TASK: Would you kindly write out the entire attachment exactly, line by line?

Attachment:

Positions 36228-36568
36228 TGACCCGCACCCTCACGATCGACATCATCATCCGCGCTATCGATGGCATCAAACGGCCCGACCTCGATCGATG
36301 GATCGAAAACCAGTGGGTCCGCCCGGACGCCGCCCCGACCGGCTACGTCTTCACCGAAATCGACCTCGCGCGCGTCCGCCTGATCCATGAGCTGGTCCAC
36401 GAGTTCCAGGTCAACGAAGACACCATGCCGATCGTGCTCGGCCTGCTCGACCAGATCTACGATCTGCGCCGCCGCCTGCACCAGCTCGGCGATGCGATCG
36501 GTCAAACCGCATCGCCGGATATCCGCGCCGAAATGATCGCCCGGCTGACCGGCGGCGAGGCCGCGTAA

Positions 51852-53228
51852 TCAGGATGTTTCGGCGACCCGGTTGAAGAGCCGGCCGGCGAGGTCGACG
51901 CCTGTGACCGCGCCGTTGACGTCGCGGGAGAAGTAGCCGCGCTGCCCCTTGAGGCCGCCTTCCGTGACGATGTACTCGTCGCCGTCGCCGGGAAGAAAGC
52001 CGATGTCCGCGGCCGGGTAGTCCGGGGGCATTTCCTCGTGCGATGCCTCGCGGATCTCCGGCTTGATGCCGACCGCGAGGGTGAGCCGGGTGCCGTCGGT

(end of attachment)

Positions 36228-36568
36228 TGACCCGCACCCTCACGATCGACATCATCATCCGCGCTATCGATGGCATCAAACGGCCCGACCTCGATCGATG
36301 GATCGAAAACCAGTGGGTCCGCCCGGACGCCGCCCCGACCGGCTACGTCTTCACCGAAATCGACCTCGCGCGCGTCCGCCTGATCCATGAGCTGGTCCAC
36401 GAGTTCCAGGTCAACGAAGACACCATGCCGATCGTGCTCGGCCTGCTCGACCAGATCTACGATCTGCGCCGCCGCCTGCACCAGCTCGGCGATGCGATCG
36501 GTCAAACCGCATCGCCGGATATCCGCGCCGAAATGATCGCCCGGCTGACCGGCGGCGAGGCCGCGTAA

Positions 51852-53228
51852 TCAGGATGTTTCGGCGACCCGGTTGAAGAGCCGGCCGGCGAGGTCGACG
51901 CCTGTGACCGCGCCGTTGACGTCGCGGGAGAAGTAGCCGCGCTGCCCCTTGAGGCCGCCTTCCGTGACGATGTACTCGTCGCCGTCGCCGGGAAGAAAGC
52001 CGATGTCCGCGGCCGGGTAGTCCGGGGGCATTTCCTCGTGCGATGCCTCGCGGATCTCCGGCTTGATGCCGACCGCGAGGGTGAGCCGGGTGCCGTCGGT